By Tham Zhi Wen Winston, Anglo-Chinese School (Independent)
Words are not enough to describe what the eyes see.
I had the opportunity to spend two days at the International Eye Cataract Retina Centre in Farrer Park Medical Centre and Farrer Park Hospital not as a patient, but as an observer for a short clinical attachment from 30 to 31 January 2018. In these short two days, I had a glimpse of the daily duties that the ophthalmologist and his staff had to perform. These include eye surgeries and diagnoses by the ophthalmologist and eye scans and investigations using machines operated by the optometrists.
The most memorable experience for me during my short two days was the complex surgery performed by Dr Au Eong Kah Guan. The patient had to undergo the surgery because his intraocular lens which had earlier been inserted into his eye in a different institution had dislocated, i.e., it had fallen into the back of the eye. As such, Dr Au Eong had to perform a vitrectomy to remove the vitreous humour before removing the dislocated intraocular lens and re-implanting a new intraocular lens for the patient. The procedure was estimated to be three hours long, but it only took Dr Au Eong slightly more than two hours to complete it. What amazed me was the communication between the nurses and Dr Au Eong in the operating theatre. They were efficient and professional and wasted no time in saying much as if able to read each other’s minds. As I looked through the microscope, I was awed by the precise and swift incisions in the eye made by Dr Au Eong who was so focused on the procedure. The two whole hours zipped by quickly and before I knew it, the operation was completed without a hiccup.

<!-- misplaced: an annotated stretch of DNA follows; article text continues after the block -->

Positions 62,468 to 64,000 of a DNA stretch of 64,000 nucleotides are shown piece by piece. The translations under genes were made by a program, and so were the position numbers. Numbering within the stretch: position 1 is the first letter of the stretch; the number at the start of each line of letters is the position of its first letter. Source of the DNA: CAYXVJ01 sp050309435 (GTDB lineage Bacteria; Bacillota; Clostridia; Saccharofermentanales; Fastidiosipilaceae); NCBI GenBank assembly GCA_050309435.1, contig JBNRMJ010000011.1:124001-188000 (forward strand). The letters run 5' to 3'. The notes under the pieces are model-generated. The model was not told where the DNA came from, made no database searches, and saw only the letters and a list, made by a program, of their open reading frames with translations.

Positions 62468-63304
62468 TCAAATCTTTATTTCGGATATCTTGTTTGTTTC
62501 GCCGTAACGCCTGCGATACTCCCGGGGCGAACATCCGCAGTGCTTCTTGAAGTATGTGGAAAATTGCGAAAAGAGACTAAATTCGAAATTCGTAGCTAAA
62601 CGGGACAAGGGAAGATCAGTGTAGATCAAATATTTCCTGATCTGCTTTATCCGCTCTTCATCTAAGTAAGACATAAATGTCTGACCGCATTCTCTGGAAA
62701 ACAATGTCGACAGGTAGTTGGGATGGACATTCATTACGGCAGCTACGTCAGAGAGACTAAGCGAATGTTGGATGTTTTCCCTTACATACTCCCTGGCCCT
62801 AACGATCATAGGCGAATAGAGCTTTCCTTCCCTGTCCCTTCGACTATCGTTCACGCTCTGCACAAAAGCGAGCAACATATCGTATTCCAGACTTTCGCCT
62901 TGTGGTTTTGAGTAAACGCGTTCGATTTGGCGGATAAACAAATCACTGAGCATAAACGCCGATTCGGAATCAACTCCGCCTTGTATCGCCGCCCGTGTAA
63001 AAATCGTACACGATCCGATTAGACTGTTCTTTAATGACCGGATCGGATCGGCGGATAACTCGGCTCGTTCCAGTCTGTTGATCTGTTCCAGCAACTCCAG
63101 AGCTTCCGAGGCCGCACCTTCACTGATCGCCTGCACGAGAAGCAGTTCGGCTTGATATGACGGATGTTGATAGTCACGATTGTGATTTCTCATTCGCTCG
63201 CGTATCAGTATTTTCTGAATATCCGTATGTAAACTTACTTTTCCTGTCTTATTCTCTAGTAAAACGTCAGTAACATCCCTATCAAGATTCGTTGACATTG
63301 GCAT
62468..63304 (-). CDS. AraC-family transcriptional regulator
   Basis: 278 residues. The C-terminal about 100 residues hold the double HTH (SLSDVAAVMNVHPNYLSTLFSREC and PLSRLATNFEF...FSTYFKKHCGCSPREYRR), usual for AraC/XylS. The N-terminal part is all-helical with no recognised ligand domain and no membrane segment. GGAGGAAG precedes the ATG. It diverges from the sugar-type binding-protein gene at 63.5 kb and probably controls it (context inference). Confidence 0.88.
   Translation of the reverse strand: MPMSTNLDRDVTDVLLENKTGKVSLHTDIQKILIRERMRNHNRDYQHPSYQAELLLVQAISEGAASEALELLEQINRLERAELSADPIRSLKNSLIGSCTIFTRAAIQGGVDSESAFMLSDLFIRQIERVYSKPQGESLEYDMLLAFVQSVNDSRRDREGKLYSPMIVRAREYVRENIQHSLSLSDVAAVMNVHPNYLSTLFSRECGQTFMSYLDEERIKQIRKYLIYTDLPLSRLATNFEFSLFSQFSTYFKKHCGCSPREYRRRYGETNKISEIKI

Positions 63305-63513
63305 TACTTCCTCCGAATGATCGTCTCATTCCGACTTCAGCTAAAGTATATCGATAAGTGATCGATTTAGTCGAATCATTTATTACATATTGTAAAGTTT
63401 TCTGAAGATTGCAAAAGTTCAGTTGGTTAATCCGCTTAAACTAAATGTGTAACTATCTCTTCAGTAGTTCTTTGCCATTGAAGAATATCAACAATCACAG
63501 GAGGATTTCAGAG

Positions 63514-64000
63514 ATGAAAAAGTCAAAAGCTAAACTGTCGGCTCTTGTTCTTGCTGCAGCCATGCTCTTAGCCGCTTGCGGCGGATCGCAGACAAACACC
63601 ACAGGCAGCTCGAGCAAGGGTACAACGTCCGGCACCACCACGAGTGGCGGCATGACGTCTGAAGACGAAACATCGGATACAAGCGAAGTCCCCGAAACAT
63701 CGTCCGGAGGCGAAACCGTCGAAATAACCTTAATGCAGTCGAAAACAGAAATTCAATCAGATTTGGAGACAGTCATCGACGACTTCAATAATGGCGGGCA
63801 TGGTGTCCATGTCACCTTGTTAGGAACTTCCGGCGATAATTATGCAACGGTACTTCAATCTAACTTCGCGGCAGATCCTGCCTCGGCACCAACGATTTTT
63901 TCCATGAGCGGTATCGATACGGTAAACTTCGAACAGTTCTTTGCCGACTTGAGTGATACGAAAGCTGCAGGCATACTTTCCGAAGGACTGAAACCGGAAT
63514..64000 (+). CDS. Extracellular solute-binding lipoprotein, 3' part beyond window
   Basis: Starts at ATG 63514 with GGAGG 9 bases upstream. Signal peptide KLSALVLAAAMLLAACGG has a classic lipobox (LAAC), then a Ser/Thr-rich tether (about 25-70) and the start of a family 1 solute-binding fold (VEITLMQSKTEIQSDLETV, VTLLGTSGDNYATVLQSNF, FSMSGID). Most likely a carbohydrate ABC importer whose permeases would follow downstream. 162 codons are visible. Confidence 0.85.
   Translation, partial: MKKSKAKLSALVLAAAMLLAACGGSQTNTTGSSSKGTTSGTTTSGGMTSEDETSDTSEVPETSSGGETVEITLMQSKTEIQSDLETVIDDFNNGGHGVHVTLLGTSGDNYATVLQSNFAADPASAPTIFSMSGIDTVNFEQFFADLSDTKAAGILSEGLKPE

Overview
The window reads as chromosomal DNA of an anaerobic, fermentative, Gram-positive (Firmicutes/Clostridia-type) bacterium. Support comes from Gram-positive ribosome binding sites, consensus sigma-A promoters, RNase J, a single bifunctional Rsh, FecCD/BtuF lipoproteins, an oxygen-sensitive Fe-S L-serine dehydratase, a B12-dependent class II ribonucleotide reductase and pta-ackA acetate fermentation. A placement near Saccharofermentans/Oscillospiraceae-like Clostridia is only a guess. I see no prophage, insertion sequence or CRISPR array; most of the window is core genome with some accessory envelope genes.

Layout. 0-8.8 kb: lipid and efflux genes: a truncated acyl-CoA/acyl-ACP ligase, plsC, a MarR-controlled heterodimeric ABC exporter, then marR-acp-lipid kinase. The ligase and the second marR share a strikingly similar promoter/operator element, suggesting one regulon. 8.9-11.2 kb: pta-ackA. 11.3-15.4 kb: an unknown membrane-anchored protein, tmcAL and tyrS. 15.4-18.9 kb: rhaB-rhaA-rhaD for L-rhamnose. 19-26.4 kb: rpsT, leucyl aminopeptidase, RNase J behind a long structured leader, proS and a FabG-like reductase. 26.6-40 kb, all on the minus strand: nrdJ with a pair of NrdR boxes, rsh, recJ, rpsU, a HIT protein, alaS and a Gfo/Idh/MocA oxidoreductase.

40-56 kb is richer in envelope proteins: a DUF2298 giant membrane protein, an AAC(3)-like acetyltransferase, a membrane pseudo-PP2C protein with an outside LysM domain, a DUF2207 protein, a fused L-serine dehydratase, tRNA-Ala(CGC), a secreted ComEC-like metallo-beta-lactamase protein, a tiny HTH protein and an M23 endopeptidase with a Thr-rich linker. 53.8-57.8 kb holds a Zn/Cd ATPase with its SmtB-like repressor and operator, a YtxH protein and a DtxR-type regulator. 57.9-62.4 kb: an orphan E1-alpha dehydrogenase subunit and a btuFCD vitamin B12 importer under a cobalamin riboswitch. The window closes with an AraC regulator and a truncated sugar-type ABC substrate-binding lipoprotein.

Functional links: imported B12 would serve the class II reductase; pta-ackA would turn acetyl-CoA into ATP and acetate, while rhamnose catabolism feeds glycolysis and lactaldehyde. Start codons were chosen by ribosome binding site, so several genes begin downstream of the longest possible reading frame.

“In the land of the blind, the one-eyed man is king.”
― Desiderius Erasmus
The short attachment has reminded me of this quote which refers to the idea that a disadvantaged person may be considered better off when surrounded by people who are less capable. However, it is particularly relevant to me as I now understand that even though I have myopia, I still have a better quality of life compared to those who have lost their sight. Hence, one vision is precious and should be treasured by taking care of one’s eye health.